My Neighbour’s Dog is Barking All Day – What Should I do?
I was woken early this morning to the sound of next door’s tiny dog, literally screaming the place down. In fact we often joke that, ‘next door’s are boiling Chihuahuas again’ – the sound is so blood curdling.
Luckily for us, this isn’t a regular occurrence and therefore not too disruptive. However, noisy neighbourhood dogs barking can be a real nuisance and can cause disputes between residents. Holidays4Dogs considers the issue of barking dogs and what the best course of action might be when addressing it with neighbours.
Persistent exposure to sudden, sharp noises such as the incessant barking of a dog, can induce very severe physical and psychological distress.
Any sudden, loud, noise, transmits sound waves to the brain. The brain interprets this as a possible threat and relays them to the nervous system. This process can cause some people to to feel stressed, leading to an increase in heart rate and blood pressure.
Occasional noises don’t generally do any harm, but when the noise becomes relentless, the nervous system is fired up over and over again. This has an effect on the endocrine system which releases hormones into the body.
One of these hormones is adrenalin, responsible for preparing the body to fight, or flee, in the event of a threat. The effect on the body at this stage, means that a person will begin to feel anxious and tense. In many cases, people also start to feel the emotion of anger.
From the point of view of a howling dog, he too may be feeling very anxious. Dogs are social creatures and being left alone, even for short periods, can cause them to experience separation anxiety. They may be destructive, or soil the house. However, prolonged barking or howling is common amongst dogs suffering from separation anxiety.
Approaching the neighbour diplomatically.
Many people may feel concerned about approaching a neighbour with a noisy pooch. However, consider that the neighbour may not be aware their dog is barking. They may well be thankful you let them know about their dog’s behaviour when they are out of earshot.
You could perhaps visit the neighbour and say you are checking everything is ok, because the dog has been barking for ex-amount of hours.
By approaching the subject diplomatically, it is less likely the neighbour will become defensive.
If you are not confident about speaking to the neighbour in person, you could put an informal note through their letterbox.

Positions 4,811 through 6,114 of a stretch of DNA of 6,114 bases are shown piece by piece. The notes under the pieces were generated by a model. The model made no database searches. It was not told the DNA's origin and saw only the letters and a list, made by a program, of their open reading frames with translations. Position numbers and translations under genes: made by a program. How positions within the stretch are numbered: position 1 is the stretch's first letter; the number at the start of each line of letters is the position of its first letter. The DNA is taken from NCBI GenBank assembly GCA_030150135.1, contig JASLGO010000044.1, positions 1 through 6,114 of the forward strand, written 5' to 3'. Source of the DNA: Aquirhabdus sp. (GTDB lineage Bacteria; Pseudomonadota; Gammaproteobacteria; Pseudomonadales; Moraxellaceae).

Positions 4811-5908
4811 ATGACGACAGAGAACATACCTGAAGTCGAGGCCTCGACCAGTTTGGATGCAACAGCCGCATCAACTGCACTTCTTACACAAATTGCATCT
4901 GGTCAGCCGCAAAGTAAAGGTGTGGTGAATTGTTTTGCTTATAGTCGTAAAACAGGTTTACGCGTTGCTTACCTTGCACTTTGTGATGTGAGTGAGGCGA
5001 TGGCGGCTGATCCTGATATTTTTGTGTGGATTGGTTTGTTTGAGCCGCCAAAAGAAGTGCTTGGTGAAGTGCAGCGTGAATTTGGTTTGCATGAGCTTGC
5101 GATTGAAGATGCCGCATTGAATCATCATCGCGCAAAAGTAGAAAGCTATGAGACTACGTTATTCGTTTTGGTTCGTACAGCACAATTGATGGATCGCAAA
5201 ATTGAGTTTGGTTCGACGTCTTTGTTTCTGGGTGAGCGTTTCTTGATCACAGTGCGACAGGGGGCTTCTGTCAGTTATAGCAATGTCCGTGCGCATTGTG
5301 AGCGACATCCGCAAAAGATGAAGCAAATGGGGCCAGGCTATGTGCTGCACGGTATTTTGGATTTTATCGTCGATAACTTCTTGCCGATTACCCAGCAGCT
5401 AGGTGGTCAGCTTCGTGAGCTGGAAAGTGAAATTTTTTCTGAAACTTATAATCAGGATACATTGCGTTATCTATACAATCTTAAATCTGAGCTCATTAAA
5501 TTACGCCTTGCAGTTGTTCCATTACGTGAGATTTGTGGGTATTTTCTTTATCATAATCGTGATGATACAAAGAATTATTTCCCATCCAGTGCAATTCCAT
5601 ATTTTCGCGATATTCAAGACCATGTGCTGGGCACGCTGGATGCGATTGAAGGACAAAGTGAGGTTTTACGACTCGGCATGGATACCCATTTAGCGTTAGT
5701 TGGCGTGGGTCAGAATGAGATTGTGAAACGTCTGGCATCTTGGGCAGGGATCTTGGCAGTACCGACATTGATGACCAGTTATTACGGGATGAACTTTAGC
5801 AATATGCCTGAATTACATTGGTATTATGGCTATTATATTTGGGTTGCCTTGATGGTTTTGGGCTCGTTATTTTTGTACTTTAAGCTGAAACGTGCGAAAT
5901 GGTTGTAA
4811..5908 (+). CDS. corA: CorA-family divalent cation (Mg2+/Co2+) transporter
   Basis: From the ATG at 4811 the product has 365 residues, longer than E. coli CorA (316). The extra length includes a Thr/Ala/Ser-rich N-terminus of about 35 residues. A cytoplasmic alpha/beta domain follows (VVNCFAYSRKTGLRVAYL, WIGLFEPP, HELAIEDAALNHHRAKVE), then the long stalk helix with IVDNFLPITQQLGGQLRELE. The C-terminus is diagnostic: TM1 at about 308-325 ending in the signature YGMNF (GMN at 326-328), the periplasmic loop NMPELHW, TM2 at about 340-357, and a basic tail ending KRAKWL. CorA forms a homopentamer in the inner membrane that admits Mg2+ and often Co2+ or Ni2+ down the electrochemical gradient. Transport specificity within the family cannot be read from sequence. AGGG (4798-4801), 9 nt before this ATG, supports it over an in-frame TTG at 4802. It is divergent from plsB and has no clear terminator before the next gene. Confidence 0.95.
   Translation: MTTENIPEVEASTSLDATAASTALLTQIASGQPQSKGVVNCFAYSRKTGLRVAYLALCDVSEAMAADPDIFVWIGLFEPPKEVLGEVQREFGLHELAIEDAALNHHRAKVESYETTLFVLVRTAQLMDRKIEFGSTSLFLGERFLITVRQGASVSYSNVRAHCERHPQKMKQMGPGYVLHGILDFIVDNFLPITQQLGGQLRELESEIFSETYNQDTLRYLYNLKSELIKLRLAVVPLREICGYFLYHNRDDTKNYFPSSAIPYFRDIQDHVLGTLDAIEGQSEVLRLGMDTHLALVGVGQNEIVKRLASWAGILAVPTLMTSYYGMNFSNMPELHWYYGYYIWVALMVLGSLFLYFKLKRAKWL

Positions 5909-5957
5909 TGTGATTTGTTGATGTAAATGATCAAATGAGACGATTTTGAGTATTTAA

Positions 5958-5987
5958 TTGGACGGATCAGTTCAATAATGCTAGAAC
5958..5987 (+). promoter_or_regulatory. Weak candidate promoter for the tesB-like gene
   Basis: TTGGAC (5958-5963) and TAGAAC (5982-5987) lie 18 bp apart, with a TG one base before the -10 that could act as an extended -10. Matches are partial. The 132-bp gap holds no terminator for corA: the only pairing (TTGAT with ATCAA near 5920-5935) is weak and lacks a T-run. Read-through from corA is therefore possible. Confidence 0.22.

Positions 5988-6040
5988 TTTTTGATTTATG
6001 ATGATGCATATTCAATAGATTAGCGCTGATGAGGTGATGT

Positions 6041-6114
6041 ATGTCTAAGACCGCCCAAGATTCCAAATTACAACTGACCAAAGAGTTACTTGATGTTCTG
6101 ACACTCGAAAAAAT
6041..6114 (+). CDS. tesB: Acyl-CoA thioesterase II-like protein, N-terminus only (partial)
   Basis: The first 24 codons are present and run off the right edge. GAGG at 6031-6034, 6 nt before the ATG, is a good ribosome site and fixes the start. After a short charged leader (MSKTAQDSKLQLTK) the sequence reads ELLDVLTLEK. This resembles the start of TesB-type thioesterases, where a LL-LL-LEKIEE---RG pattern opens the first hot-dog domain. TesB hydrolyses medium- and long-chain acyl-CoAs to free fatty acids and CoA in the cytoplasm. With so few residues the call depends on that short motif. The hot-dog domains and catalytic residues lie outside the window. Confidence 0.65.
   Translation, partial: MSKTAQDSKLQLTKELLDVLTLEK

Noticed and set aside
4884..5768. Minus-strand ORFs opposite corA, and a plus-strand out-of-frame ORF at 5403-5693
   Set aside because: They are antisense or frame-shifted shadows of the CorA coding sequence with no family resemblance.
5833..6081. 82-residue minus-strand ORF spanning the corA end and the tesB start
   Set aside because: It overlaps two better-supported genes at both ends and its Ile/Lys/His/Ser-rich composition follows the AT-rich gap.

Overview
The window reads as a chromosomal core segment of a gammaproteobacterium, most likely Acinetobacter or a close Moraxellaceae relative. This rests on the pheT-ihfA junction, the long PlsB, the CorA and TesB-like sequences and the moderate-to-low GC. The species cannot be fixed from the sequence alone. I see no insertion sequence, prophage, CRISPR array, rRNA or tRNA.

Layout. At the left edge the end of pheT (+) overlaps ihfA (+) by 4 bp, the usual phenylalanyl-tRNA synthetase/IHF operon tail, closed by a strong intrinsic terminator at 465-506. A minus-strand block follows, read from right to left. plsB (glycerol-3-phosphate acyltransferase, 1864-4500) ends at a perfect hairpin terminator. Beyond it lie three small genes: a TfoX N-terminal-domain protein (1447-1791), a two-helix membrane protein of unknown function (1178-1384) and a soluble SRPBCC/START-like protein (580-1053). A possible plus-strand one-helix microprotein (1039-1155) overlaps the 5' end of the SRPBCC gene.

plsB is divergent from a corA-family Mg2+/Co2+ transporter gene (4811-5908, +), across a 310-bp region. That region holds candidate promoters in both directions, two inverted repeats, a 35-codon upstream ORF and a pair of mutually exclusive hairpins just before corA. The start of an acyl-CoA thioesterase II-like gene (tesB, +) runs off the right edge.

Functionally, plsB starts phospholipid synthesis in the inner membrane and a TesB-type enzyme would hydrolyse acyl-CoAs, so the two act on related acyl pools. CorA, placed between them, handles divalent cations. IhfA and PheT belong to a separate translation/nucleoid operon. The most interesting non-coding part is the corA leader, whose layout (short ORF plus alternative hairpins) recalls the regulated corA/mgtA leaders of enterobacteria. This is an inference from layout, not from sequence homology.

In either case, it would be good to come across as concerned and keep calm and pleasant. It is also a good idea to approach your neighbour at a time when you are not feeling angry.
Storming next door as soon as they return home, for example, may not be the best time. You are bound to be feeling irritated and annoyed if you have been listening to the dog barking for hours. Therefore, it might be better to wait until the next day, or some other more appropriate time.
If you speak to your neighbour and he, or she, is less than receptive, you can then contact your local environmental health officer. If the neighbour rents the property and you know who the landlord, or agent is, you could also try contacting them.
Local authorities have various powers to deal with noise nuisance where they consider this to be a, ‘statutory nuisance’. In this case, they can issue an abatement notice. This means the noise must cease within 21 days. Should it continue after this time, the courts can impose fines and dogs can actually be removed from the premises.
If the circumstances include an aggressive and hostile neighbour, local authorities can work with the police and issue an anti-social behaviour order.
Not a police matter.
Nuisance barking, however, is not a police matter. Please do not call the police, or the RSPCA, as noise nuisance by barking dogs is not within their jurisdiction. The exception would be, an additional valid reason, such as evidence of cruelty.
Barking dogs can cause an incredible amount of stress to neighbours who live in the vicinity, but barking is a natural behaviour most people will tolerate; but only up to a point.
While there is no specific definition on what constitutes nuisance barking, it would generally have to be for prolonged periods. If the noise interferes with someone’s enjoyment of their home, this is likely to be classed as a nuisance.
This may involve a dog barking for long periods during the night, or very early in the morning. It may also include excessive barking – for example, where the dog is left outside for extended periods during the day.
However, a dog that barks occasionally is often of comfort to owners. Nearby residents also often gain a sense of security knowing the dog will bark in response the approach of strangers.
(Holidays4Dogs procedure to minimise noise, or disruption, to neighbours and surrounding houses is available on request)